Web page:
"In the recent past, the reconstruction of the diet of the prehistoric hunter/warrior was the object of some controversy. Stable carbon and nitrogen isotope analysis performed on the Iceman's hair led Macko and colleagues (19) to conclude that the man was a vegetarian, or even a vegan. This conclusion was rejected by Dickson and colleagues (4) on the basis of two kinds of evidence: (i) paleobotanical analyses showing the presence of unidentified muscle fibers in the food residue from the Iceman's colon together with a prevailing proportion of plant fragments (mainly cereals of the wheat and wheat-rye type); and (ii) reinterpretation of the Macko and colleagues stable isotope analysis showing that the data were indicative of an omnivorous rather than a vegetarian diet.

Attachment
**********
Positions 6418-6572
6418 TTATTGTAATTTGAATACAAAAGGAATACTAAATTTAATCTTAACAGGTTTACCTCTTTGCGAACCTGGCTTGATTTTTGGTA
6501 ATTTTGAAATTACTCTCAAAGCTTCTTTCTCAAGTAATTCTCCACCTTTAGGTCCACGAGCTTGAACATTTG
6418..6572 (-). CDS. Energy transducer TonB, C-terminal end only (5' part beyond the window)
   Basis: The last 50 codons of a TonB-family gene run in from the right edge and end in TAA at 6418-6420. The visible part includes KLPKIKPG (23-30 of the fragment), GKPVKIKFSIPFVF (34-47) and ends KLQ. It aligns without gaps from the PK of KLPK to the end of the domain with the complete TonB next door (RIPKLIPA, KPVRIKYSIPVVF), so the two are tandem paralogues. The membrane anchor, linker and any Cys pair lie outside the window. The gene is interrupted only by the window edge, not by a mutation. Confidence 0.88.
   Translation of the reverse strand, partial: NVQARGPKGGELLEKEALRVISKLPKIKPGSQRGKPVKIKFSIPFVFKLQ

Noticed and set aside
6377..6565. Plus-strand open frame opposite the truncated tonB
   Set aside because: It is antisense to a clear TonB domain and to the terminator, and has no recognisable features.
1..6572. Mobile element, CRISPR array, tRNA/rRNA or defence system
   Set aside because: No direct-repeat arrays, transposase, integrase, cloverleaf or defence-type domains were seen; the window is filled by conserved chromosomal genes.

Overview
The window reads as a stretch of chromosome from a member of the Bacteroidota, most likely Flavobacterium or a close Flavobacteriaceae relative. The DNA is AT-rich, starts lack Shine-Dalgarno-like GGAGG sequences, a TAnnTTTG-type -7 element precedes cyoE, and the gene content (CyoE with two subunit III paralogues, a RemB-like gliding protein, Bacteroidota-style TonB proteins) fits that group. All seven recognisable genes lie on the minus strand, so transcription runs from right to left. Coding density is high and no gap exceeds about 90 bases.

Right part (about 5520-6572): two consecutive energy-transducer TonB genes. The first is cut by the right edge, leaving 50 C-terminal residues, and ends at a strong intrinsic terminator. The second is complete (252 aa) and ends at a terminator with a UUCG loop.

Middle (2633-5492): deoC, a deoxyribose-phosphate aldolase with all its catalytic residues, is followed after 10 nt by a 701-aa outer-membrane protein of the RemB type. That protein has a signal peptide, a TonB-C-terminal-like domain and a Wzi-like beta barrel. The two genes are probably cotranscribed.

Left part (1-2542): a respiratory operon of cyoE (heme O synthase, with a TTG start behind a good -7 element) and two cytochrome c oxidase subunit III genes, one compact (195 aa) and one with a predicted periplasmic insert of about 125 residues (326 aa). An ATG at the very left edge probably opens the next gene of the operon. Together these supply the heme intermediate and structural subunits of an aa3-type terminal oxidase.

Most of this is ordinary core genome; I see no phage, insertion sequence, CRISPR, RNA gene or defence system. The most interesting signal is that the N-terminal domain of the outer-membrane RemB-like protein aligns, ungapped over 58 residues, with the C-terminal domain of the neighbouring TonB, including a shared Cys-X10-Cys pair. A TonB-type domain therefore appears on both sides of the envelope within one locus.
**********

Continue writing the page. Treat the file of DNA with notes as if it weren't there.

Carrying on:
Of the utmost interest, therefore, are the results of the DNA analysis of the animal component of the intestinal content, although they are obviously indicative only of the composition of the last meals and not of the diet. In the course of the first archaeological exploration of the Iceman site, two small bone splinters were discovered at the base of the rock shelf, in addition to the other remains. Anatomical and zoological investigations performed by von den Driesch and Peters (23) led them to conclude that the pieces were lateral apophyses of a fourth and a fifth cervical vertebra of a male Alpine ibex (C. ibex). This discovery gave rise to the hypothesis that this meat had represented the Iceman's ultimate food reserve. Such a hypothesis has resisted unchallenged for many years (1-4). We are now able to demonstrate that although the use of ibex meat is confirmed by the result of the analyses of the colon content, the last meal of the Tyrolean Iceman was actually composed of red deer meat. The use of red deer meat as a food supply is perfectly consistent with the paleozoological identification of the materials used by the iceman to manufacture his equipment: domestic goat and red deer in the leggings and the punch of a retoucher (an implement used to sharpen the edge of stone tools), a long curved spike, and a bundle of four points were all made from red deer antler (1, 2). According to some authors (24, 25), the deforestation in European Mesolithic was mainly aimed at favoring the growth of red deer herds, which were maintained in a state of semidomestication by means of selective hunting. The strict connection between Neolithic man and red deer is witnessed by the wealth of artistic representation of this animal among the archaeological finds in the central and eastern Alps; the polished and carved stones of the Val Camonica, in particular, evidence how the red deer was central to the interests of the prehistoric populations along the Alpine arc (26)."